Photographer: Kiyoshi Ota/Bloomberg

Point72 to Double Tokyo Staff to Meet ‘Enormous’ Opportunities

  • Cohen’s fund aims for more than 60 workers, up from current 30
  • Hedge fund starts intern program to attract young workers

Point72 Asset Management plans to double its Japan staff to more than 60 people in the next few years to take advantage of what it says are “enormous” investment opportunities.

Steve Cohen’s $11 billion family office wants enough talent to match “alpha” opportunities in Japan, Marc Desmidt, the chief executive officer of Point72’s international business, said in an interview in Tokyo. The hedge fund has tripled its Tokyo staff to 30 in the past three-and-a-half years.

“When we look at Japan we see an enormous opportunity in the alpha space,” Desmidt said. “It’s incumbent upon us to ensure that we have the right people, the best positioned, the best trained to seek those alpha opportunities out.”

Hedge funds and financial firms have found it hard to attract young workers in Japan, where two decades of muted market returns -- the Topix index is little changed from where it was 20 years ago -- have made tech startups and firms such as Google Inc. more attractive alternatives to managing money. To combat this, Point72 is offering 10-week internships and a 10-month academy program to recruit potential analysts. In 2017, the number of applicants for both programs surged to 8,200 from about 400 in 2015.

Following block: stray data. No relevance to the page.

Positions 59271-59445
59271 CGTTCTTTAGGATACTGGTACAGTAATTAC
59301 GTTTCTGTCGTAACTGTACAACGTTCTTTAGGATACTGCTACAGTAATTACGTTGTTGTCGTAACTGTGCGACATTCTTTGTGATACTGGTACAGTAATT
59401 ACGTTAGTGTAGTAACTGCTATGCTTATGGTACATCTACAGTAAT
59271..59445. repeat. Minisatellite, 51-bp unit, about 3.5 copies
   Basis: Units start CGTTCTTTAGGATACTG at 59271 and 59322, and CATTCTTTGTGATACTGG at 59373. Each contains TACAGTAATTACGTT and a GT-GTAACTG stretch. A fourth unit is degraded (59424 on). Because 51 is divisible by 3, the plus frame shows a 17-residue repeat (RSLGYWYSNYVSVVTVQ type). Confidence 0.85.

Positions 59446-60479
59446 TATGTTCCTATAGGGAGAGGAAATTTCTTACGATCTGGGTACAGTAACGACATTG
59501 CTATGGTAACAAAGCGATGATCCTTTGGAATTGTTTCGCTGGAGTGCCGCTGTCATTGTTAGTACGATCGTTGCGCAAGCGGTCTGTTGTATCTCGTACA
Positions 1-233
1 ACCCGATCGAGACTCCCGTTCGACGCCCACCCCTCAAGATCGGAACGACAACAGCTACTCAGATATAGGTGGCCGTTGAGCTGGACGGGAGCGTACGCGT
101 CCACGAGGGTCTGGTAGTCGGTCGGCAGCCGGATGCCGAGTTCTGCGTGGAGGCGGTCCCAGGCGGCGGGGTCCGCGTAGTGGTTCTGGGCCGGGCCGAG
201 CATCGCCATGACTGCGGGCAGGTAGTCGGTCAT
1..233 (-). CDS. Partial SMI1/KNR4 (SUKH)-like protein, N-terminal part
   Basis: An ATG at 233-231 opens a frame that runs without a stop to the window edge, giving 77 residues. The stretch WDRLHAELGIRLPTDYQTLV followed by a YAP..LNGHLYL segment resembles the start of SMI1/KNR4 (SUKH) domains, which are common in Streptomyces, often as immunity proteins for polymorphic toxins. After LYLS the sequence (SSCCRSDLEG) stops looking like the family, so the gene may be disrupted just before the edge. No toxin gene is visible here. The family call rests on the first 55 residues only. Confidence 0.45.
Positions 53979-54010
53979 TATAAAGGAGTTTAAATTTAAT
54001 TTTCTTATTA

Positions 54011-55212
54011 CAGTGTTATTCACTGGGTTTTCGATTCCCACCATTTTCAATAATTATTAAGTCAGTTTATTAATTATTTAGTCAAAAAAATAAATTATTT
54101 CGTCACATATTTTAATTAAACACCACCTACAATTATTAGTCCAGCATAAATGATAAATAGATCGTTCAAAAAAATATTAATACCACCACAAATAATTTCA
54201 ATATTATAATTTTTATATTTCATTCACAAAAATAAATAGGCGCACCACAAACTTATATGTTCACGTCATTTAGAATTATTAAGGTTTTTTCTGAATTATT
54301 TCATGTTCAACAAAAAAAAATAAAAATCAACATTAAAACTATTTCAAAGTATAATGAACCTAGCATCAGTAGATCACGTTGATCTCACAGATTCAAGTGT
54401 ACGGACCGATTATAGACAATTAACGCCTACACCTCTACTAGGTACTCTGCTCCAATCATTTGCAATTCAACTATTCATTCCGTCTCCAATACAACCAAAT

Point72’s expansion plans are a vote of confidence in Japan’s hedge fund industry, which lags behind regional rivals such as those based in Hong Kong and Singapore. Still, returns are rebounding so far in 2017 from the worst performance in five years in 2016, with the Eurekahedge Japan Hedge Fund Index gaining 7.2 percent in the first eight months of this year.

“In Japan, the reality has been that financial services and the investment management industry hasn’t attracted a lot of new and young talent,” Desmidt said. “When you face a shortage of supply, you have to grow your own. You have to appeal to young people to come in.”


At the first internship program in Tokyo this week, seven graduates with degrees ranging from agricultural science to biochemistry are getting a crash course in accounting, stock valuation and presentation skills. The best candidates will be selected for next year’s academy program where they will learn coding and financial modeling.

“I think about it like a tool belt,” Desmidt said. “It’s incumbent on us as a firm, and particularly if we want to keep people here and keep them relevant, that we equip them with the best tools and techniques.”

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The firm is also looking for people who can harness technological advancements such as artificial intelligence and deep learning to help make investment decisions.

“There is a lot of talk about blending the best of man and machine,” Desmidt said. “That’s what we are really trying to do at this organization.”

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